The Nagorno-Karabakh Conflict: Clashes Between Armenia and Azerbaijan Explained

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Armenia and Azerbaijan, two of former Soviet constituent republics, became sovereign states as the Soviet Union dissolved in 1991. Both neighbouring states have had several territorial disputes since they declared their independence, especially over a region called Nagorno-Karabakh.

The said disputed territory is an ethnically Armenian enclave geographically a part of Azerbaijan. It has been the subject of flare-ups between the two states repeatedly in the last three decades. However, past few weeks have witnessed one of the worst clashes since after 2020.

map of the disputed territory of Nagorno-Karabakh

2020 Conflict Between Armenia and Azerbaijan:

The full-fledged armed conflict in 2020 between the two states lasted for six weeks, until a ceasefire was brokered by Russia. Both sides have always blamed each other for the fighting.

Armenia accused Azerbaijan, backed by Turkey, of attacking seven Armenian territories including Nargorno-Karabakh. Armenia, simultaneously, was alleged by Azerbaijan of carrying out intelligence activity along the border and moving weapons. Azerbaijan claimed that it made its military positions vulnerable to a potential Armenian attack.

However, since then, the November 9th ceasefire had been holding up. Additionally, thousands of Russian peacekeepers deployed in the disputed region have been preventing any further clashes.

military troops after ceasefire for Nagorno-Karabakh conflict

Recent Conflicts:

Recently, the fighting between the two states has flared up again. It has gone beyond the Nagorno-Karabakh enclave and is now occurring along the border between Armenia and Azerbaijan.

Paul Stronski of the Carnegie Endowment for International Peace predicted that it would increase the risk of a “direct state-to-state conflict”.

The immediate reason behind the current clashes is still unclear, however Roubina Margossian, a writer and photographer from Nagorno-Karabakh, proposed an explanation.

“In the November 9th statement, there’s talk of opening communication links between Armenia and Azerbaijan, and between Azerbaijan and its enclave Nagorno-Karabakh that would be very well-connected to Armenia otherwise. So, what Azerbaijan has since tried to interpret from the November 9th agreement is that Armenia has promised a sovereign corridor to Azerbaijan.”

The photojournalist however claims that there is no mention of any such wordings in the said statement. She further goes on to say that:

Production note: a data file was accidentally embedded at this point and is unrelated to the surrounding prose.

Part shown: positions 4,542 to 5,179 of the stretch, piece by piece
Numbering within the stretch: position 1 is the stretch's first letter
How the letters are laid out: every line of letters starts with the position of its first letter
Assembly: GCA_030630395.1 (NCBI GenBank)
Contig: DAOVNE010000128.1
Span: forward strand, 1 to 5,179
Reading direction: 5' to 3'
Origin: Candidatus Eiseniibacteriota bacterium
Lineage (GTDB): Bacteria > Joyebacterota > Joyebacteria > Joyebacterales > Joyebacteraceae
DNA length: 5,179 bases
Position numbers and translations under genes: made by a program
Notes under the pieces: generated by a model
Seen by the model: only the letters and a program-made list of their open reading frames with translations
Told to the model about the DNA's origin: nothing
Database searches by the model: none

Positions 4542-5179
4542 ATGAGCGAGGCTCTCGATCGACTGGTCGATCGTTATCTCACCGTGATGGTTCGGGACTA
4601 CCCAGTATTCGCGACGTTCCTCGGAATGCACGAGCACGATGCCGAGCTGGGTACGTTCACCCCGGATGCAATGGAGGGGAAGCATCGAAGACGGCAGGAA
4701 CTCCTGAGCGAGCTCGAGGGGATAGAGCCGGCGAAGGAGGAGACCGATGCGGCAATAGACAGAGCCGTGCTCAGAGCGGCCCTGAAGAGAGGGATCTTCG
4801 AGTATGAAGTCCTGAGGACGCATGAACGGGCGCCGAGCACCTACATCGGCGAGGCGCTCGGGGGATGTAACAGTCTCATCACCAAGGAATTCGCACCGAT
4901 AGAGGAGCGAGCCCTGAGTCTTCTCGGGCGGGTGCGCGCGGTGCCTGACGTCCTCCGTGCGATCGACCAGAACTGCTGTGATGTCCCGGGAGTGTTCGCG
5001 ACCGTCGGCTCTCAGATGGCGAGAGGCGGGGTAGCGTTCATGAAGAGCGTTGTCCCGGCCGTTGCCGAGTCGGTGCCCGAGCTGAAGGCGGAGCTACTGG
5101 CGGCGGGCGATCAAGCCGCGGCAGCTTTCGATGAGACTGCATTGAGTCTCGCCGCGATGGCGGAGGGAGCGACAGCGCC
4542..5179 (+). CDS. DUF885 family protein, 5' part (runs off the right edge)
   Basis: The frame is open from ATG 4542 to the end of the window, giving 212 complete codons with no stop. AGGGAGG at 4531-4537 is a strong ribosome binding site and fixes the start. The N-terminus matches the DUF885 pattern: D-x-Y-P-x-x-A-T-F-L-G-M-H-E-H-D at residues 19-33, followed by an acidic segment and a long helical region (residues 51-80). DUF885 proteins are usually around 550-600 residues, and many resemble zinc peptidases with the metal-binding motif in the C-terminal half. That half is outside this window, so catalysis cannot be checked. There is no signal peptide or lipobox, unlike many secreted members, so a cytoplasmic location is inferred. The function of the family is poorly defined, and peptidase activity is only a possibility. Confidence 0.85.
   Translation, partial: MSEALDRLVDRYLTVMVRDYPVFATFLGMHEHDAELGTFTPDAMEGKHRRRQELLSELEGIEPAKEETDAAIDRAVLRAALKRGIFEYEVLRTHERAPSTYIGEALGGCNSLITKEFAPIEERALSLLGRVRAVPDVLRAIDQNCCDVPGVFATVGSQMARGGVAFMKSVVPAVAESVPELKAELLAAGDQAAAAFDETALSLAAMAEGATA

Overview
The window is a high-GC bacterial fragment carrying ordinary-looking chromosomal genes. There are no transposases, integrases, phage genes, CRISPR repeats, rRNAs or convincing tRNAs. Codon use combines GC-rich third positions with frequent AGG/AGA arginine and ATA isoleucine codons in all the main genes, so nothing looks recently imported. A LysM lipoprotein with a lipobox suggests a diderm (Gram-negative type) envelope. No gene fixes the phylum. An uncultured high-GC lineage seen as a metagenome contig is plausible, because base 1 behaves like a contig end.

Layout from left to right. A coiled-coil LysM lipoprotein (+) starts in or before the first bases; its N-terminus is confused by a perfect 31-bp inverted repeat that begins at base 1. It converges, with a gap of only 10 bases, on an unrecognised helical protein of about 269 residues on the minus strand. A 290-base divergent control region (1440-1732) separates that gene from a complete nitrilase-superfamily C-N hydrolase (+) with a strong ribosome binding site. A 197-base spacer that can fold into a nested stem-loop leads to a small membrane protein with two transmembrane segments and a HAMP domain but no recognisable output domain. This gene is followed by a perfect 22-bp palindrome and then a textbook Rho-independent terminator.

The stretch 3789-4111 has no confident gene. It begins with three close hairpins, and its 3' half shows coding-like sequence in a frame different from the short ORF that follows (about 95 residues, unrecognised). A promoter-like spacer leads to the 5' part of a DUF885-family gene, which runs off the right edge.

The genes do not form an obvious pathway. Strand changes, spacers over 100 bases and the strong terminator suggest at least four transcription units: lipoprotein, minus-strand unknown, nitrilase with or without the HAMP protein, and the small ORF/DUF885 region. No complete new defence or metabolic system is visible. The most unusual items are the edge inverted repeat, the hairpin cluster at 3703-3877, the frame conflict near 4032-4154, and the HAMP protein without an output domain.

“As statements go, they are open to further interpretation, the generally understood motive of Azerbaijan behind the repeated attacks is that it’s exercising military means to pressurise Armenia into granting Azerbaijan a corridor.”

The perceived situation is not favourable for Armenia because it would sever half the country and the whole scenic region would be cut in half, further jeopardising Armenia’s only border with Iran.

Azerbaijan, on the other hand, admits to the repeated attacks, but maintained it’s years old statement that the attacks were initiated by Armenian forces as they planted mines along the border to disrupt supply routes.

Both countries have been attempting to establish a durable cease-fire over Nagorno-Karabakh that would work in favour of both countries. As Margossian puts it:

“Armenia and Azerbaijan are discussing a peace deal, and because both countries had been a part of the Soviet Union, the borders between both countries have not yet been demarked, and it creates problems. Now, Armenia and Azerbaijan are discussing a five-point peace proposal by Azerbaijan with the addition of a few sub-points by Armenia.”

Normally, occasional conflicts between the two former Soviet republics are settled by Russian intervention who, despite being a military ally of Armenia, tries to play a peacekeeping role in this conflict. However, the Russian Federation is currently preoccupied by the situation in Ukraine. As per the popular belief, this preoccupation is what has led to the recent flare-up between Armenia and Azerbaijan.


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Hamna M.
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